Dear Alumni and Friends,
Summer is a special time of year here in Michigan.
From the beauty of the windswept sand dunes along Lake Michigan’s shore to an exciting night out at a festival or ball game in Detroit to a quiet trek amid the vast wilderness of the Upper Peninsula, so many of our state’s greatest assets are available for us to explore.
I look forward to enjoying some of our state’s beauty this week as the Board of Regents hosts its July 21 meeting in St. Ignace, marking the first-ever gathering of the university’s governing board in the U.P.
The meeting is a good reminder that the University of Michigan’s impact stretches well beyond our campuses in Ann Arbor, Dearborn and Flint to every corner of the Great Lakes State. It can be found in the students we educate and the patients we treat. It can be found in resources like the U-M Biological Station near Pellston and programs like Project Healthy Schools, which works in collaboration with community partners in more than 20 Upper Peninsula and seven northern Michigan schools. It can be found in our research that addresses some of the state’s most pressing economic, environmental and public health issues while contributing tens of millions of dollars to Michigan’s economy each year.
Since 2017, Michigan-based companies have received more than $517 million to supply goods and services for U-M research projects. That includes more than $9.4 million to support employment across large and small businesses in northern Michigan.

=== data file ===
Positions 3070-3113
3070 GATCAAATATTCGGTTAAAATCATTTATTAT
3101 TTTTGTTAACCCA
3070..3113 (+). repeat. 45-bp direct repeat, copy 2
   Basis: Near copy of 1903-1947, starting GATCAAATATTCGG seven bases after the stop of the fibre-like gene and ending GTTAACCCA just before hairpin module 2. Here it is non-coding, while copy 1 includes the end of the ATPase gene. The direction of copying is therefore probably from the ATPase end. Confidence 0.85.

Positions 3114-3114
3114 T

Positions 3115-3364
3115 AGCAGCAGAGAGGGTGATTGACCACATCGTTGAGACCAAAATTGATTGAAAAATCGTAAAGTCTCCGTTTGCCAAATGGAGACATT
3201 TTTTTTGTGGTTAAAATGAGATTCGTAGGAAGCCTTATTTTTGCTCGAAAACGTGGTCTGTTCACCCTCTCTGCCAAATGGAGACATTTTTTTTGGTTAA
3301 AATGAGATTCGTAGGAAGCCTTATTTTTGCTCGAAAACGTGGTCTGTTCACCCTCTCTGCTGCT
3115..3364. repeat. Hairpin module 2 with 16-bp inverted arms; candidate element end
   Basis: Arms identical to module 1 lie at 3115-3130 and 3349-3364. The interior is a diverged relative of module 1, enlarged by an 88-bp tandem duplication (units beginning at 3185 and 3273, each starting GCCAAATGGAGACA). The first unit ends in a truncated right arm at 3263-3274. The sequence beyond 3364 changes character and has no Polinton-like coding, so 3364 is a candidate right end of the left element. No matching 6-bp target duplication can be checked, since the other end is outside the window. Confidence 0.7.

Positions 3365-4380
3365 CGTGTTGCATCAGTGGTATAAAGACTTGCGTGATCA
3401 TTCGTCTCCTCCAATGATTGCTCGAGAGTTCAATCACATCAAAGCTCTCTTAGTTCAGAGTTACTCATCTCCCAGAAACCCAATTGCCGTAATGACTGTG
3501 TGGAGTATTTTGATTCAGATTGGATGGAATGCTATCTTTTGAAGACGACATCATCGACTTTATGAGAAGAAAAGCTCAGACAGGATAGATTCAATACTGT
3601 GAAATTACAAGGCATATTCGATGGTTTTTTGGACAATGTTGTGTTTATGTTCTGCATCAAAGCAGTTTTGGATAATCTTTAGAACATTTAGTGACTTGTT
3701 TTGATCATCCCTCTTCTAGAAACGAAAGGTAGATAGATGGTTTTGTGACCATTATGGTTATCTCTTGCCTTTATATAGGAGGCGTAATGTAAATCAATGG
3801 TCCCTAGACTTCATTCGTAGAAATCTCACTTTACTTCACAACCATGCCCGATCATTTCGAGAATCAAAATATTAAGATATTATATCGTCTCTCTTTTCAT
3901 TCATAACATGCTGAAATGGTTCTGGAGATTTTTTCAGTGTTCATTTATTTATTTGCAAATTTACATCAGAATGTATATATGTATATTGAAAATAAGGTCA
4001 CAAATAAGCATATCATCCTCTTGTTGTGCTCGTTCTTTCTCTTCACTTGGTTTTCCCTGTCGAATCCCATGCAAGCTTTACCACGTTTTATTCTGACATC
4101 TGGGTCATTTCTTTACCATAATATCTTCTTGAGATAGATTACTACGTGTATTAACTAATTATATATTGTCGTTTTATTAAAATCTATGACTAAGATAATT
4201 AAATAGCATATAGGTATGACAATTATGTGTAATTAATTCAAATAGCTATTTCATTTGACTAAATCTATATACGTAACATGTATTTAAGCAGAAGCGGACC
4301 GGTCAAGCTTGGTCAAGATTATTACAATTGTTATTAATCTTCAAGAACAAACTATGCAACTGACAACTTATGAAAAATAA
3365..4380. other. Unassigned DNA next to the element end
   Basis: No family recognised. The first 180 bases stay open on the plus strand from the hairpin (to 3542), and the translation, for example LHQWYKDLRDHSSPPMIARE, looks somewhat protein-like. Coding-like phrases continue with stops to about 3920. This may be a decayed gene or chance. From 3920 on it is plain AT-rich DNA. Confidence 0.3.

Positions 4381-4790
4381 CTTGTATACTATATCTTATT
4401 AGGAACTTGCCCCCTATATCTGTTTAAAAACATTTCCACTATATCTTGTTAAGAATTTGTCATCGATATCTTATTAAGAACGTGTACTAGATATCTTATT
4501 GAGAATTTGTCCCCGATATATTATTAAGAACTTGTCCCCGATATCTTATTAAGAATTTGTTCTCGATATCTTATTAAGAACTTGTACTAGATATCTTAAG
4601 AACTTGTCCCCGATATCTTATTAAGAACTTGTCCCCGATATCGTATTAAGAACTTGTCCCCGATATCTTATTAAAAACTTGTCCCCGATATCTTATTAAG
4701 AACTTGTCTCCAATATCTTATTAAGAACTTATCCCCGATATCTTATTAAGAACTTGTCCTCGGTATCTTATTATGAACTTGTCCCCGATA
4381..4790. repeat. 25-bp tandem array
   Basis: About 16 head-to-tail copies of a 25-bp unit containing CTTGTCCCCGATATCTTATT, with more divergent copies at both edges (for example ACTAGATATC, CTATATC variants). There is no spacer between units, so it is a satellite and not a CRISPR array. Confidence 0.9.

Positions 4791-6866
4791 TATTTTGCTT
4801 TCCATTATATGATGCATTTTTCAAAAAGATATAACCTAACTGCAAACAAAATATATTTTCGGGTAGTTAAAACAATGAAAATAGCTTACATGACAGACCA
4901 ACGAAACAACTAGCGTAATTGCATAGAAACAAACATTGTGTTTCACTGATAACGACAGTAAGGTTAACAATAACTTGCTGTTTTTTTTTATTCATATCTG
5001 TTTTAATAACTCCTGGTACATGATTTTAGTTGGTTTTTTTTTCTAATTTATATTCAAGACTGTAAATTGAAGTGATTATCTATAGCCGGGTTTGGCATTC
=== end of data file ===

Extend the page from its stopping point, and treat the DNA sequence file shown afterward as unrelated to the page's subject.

We are proud of that impact. From Ann Arbor to Detroit, Dearborn to Marquette, and Flint to Traverse City, the University of Michigan is committed to the continued prosperity of our state and its people.
Have a great summer,
Mary Sue Coleman
University of Michigan President
U-M Regents will travel to northern Michigan this week, strengthening the binds that tie the university to all corners of the Great Lakes state. The northern Michigan visit will include stops at the U-M Biological Station in Pellston, Camp Michigania at Walloon Lake and a Board of Regents meeting in St. Ignace. Learn about the public events in St. Ignace on July 21.
The $53M renewal is the largest sponsored award in U-M’s School for Environment and Sustainability history and will expand CIGLR, the Cooperative Institute for Great Lakes Research, where researchers work with NOAA’s Great Lakes Environmental Research Laboratory to help conserve Michigan’s natural resources.
Ahead of the Regents’ meeting in St. Ignace on July 21, Chair of the Board of Regents Paul Brown discussed the importance of U-M’s longstanding commitment to addressing challenges facing northern Michigan communities, ensuring U-M campuses are welcoming for everyone, and emphasizing that U-M belongs to all Michigan residents.
From the company’s headquarters in Houghton, the Orbion Space Technology team—led by U-M alumnus Dr. Lyon (Brad) King—has developed revolutionary small satellite propulsion systems designed to make spaceflight more simple, affordable and reliable.
The Michigan Farmworker Project is a community-based participatory research initiative led by School of Public Health epidemiologists aimed at improving the social and environmental health of Michigan’s farmworkers, who play a critical role in the state’s food supply chain.
An essential first step in going to college is filling out applications and securing financial aid. Through the Michigan College Advising Corps program (MCAC), recent U-M grads work as college advisors across Michigan to help first-generation and low-income students, and those from underrepresented communities, navigate the process.